Friday, April 11, 2008

Waste not...Trace Yes!

Or alternatively, how a frugal girl gets the most from her dollar, literally.

I buy a lot of patterns and I don't limit myself to only the big 3 companies. I buy Euro, Japanese and Boutique lines too and it could get a tad pricey for a girl on a budget who might need patterns in various sizes. So...I have found that I can get a lot more usage from multisized patterns if I purchase them in the largest size I might need and trace the smaller ones out. This philosophy works particularly well since I sew tons for my children and they are still very much growing. And yes, I even trace those patterns printed on tissue paper, lol. I'm a equal opportunity tracer!
What do I use to trace onto you ask? Well my favorite product to use thus far is patternease, but is also the most expensive at $2/yd. I also like using the plastic sheeting for things that are really difficult to see through and that I want the tracing to be used multiple times. I have also used freezer paper. An easy product to come by, but not particularly on the cheap side. For bargain basement tracing medium there's cariff septic liner (they also make a tracing product that has a bit more body). The septic liner can be found at Home Improvement Stores and it sales for about $.27/yd. It's a bit gauzy and thin and when I use it for tracing I trace using a sharpened crayon. It works well on Ottobre. I have some Swedish Tracing Paper on order, but it hasn't arrived, but I'll be sure to add a post about how it stacks up later. You can also use nonfusible interfacing to trace onto...when Joann's or Hancock's has it on sale it's a great time to grab a bolt for tracing. I love using a fine tip sharpie for tracing, colored pencils or sharpened crayons (purchased for a dime a pack at back to school sales). Then really all you need is a large flat surface to lay out your pattern and good lighting and you're off.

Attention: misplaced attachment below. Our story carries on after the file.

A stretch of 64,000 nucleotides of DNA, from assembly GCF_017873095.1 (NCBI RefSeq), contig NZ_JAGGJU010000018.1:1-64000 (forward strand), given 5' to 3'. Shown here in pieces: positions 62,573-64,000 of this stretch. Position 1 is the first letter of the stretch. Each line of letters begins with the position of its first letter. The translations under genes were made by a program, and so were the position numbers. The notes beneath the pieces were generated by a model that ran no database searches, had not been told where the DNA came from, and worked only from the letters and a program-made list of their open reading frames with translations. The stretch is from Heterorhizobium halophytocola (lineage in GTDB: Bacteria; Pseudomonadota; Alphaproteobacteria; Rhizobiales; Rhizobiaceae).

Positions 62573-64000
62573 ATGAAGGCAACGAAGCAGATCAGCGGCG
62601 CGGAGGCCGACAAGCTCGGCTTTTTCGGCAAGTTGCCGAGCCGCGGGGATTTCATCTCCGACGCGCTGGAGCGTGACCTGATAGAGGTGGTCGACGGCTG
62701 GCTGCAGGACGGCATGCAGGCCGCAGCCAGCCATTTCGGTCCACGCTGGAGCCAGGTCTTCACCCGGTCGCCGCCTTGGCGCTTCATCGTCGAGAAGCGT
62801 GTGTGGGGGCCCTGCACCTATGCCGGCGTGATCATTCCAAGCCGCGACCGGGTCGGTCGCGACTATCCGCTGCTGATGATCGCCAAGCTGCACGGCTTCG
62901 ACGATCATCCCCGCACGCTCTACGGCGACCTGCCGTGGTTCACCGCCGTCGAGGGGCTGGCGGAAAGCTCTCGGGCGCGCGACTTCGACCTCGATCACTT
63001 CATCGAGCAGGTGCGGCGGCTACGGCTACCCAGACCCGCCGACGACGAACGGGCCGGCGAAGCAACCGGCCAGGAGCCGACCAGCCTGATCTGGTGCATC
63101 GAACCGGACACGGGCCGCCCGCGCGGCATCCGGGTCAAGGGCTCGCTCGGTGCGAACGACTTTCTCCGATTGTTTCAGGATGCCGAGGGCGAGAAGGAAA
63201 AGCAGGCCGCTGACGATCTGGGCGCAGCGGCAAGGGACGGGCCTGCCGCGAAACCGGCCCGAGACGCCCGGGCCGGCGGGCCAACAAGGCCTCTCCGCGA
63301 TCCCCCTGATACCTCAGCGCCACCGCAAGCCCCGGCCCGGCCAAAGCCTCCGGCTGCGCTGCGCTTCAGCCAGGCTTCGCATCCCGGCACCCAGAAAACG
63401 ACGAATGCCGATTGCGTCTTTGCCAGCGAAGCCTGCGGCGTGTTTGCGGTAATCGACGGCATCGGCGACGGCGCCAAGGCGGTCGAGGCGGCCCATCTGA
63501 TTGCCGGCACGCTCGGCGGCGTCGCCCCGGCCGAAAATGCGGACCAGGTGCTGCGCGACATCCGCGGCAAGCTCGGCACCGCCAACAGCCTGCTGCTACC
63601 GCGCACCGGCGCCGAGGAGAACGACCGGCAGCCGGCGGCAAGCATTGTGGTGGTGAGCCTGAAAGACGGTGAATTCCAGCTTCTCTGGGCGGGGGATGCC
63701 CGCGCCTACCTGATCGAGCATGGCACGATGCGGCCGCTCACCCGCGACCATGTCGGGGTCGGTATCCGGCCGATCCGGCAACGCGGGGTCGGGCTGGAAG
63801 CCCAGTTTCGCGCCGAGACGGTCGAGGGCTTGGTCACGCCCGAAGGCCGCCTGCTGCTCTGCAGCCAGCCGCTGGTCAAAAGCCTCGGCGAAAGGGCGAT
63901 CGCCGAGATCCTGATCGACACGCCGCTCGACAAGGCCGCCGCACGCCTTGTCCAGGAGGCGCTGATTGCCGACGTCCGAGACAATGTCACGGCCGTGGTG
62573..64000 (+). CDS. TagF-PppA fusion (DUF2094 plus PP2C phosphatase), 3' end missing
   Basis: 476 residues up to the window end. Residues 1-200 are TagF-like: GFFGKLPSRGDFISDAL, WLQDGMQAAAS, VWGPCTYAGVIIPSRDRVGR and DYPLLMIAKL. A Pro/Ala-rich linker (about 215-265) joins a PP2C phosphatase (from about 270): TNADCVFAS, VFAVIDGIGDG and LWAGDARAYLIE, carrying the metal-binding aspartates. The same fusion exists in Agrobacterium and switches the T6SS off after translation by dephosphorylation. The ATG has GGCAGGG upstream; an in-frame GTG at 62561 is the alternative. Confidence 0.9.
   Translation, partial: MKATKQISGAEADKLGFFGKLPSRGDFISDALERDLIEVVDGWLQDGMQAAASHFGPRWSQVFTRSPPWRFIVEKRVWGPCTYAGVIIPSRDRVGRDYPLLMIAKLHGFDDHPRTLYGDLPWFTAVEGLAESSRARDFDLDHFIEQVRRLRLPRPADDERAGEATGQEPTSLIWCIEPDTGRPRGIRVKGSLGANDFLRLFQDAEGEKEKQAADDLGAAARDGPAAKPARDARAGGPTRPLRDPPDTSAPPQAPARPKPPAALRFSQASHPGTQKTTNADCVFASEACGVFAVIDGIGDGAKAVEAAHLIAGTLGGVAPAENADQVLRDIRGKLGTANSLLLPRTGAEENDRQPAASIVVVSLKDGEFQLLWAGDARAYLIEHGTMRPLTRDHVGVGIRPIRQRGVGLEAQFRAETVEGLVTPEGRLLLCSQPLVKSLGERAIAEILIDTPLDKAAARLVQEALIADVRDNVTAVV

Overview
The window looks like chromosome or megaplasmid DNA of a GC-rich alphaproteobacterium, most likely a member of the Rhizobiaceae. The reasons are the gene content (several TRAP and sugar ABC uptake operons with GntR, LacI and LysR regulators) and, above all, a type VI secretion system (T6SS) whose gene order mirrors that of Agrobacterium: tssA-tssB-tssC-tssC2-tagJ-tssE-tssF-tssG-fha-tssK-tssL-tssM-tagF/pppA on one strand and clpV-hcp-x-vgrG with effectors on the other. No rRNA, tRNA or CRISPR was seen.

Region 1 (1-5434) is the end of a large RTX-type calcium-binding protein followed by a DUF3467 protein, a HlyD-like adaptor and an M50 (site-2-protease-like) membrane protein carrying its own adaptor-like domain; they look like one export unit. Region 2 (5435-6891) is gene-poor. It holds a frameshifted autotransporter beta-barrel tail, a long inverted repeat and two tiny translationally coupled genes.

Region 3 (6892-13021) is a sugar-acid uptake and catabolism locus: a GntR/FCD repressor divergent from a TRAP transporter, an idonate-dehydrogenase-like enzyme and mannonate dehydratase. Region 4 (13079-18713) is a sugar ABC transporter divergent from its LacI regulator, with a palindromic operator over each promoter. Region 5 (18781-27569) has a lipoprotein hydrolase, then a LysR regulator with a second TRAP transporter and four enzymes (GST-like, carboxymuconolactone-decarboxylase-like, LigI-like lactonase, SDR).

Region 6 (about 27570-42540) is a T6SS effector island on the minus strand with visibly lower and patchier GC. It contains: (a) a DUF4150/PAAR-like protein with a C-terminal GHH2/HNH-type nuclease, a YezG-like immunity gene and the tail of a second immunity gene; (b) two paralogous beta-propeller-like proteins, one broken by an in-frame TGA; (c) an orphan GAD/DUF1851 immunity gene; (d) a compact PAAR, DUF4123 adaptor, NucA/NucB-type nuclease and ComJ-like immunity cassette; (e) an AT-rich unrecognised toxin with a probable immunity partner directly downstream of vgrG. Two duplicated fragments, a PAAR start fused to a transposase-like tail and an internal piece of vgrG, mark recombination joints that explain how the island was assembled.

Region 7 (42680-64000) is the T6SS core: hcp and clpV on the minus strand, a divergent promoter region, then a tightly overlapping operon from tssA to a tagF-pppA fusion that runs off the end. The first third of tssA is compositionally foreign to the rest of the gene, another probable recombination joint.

For the American patterns you don't have to worry about adding seam allowance or anything. For the European and Japanese patterns you can either trace a size up and that usually works well, or as I do trace the proper size and then eyeball the seam allowance when my pattern is on my fabric and cut it out that way. I don't try to make it hard or scientific. They do also sale guides you can add to your rotary cutter that will add the seam allowance for you. You could use a tracing wheel or a compass too...there's lots of ways to go.
Anyways, here's a micromini tutorial of me tracing out a burda pattern for my oldest son.

a few products you can trace on to.

Can you see the pattern underneath. Just trace over it with your sharpie. I used plastic sheeting this time.
Don't forget to trace all your pattern markings for future reference


Ali said...

I'm a fan of that plastic sheeting stuff too. I'm never confident enough of what sixe I'll need to cut right into the pattern itself.